And so I have become the cliched parent who offers a favorite item — something like macaroni and cheese — with a handful of green peas or leafy greens scattered throughout. Of course if your toddler is anything like mine, he will carefully eat around every bit of green, and remove all pasta from the plate before declaring himself "all done!" Sigh.
Blend them into smoothies 3 of 6
I know this is a really predictable way to boost veggies for kids, but it's popular because it works! For whatever reason, my toddler rejects food based completely on sight but rarely based on taste. If he doesn't recognize it or like the look of it, it is flung from the high chair into the drooling mouths of hungry dogs below him.
So every other day, we make a big pitcher of smoothie mix! We'll pack it with naturally sweet things like bananas, mangos, and strawberries, as well as undetectable veggies like spinach and carrots. Cullen gulps these down like they are a true treat, and I breathe a sigh of relief that he's drinking a handful of spinach each afternoon.
The only thing to be careful of here is exactly where and how you serve the smoothie. My son has been known to paint with his straw cup in the backseat of our car! Also, smoothie cups that are accidentally left in cars for several days in the heat of summer essentially become bio-hazards. Trust me on this.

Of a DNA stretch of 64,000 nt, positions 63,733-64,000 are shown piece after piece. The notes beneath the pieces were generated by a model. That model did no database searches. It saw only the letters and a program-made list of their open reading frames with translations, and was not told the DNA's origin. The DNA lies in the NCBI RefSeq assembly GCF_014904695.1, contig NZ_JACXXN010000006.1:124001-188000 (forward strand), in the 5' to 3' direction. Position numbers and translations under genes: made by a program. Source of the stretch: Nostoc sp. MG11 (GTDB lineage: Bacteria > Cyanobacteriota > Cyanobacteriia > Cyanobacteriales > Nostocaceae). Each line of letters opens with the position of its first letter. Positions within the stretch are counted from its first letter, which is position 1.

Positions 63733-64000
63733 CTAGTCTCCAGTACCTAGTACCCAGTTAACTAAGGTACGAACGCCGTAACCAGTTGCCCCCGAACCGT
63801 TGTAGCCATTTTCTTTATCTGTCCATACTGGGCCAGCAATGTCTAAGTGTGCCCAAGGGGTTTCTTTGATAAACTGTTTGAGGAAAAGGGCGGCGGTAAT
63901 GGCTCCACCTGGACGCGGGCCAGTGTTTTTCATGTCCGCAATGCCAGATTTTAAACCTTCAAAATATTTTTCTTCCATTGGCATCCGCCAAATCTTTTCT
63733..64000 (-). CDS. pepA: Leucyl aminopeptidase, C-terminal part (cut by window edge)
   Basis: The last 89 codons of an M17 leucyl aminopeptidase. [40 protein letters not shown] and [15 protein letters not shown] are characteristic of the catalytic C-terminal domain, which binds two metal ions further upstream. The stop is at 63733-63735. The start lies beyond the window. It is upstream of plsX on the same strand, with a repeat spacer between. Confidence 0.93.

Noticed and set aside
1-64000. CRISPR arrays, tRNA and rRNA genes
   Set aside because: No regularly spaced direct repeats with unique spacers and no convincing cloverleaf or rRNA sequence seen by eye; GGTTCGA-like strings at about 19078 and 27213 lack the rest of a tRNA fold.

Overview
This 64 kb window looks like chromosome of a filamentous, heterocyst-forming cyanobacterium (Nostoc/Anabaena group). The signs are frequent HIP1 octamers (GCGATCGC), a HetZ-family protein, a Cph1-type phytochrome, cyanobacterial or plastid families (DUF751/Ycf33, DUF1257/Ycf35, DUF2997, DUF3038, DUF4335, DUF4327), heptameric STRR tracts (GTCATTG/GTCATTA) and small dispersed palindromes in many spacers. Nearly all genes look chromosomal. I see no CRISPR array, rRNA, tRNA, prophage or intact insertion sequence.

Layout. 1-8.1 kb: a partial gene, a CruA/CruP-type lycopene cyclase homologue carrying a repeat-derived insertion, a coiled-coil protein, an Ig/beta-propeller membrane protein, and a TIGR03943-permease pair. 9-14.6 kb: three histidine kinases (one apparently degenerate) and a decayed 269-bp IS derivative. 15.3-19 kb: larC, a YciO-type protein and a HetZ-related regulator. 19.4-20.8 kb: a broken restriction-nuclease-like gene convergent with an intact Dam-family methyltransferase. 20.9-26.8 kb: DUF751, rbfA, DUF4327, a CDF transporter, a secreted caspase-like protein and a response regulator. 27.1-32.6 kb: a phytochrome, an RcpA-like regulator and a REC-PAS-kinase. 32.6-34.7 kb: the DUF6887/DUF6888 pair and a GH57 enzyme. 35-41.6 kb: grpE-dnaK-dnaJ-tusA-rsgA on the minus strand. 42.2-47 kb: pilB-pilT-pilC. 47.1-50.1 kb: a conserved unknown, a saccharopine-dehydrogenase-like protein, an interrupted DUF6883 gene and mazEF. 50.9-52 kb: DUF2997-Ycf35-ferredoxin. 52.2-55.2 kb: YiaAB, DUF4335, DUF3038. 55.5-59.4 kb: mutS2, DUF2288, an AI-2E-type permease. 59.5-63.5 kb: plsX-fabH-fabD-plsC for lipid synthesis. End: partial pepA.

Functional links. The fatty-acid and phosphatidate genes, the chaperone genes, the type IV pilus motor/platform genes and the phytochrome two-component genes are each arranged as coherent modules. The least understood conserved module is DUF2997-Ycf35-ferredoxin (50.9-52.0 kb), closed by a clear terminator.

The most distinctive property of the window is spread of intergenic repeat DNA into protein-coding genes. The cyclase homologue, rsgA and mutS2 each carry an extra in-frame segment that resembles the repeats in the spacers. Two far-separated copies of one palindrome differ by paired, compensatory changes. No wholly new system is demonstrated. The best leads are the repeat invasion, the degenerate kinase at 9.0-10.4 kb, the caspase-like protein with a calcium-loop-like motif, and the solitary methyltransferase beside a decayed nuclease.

Bake them into something else 4 of 6
Even the pickiest eaters cannot resist baked goods, right? I have tried countless varieties of vegetable-laced baked goods: muffins, pancakes, bulked-up banana breads, and quinoa cakes. In our house, these are pretty much fool-proof. Something about that mini muffin shape proves to be irresistible, despite the shreds of zucchini and carrot poking from the sides.
These zucchini and carrot pancakes are our new breakfast favorite! Just be sure you make enough for everyone. I have been left virtually pancake-less several times after my toddler has inhaled a monster portion and left me scavenging for stale cereal in the pantry.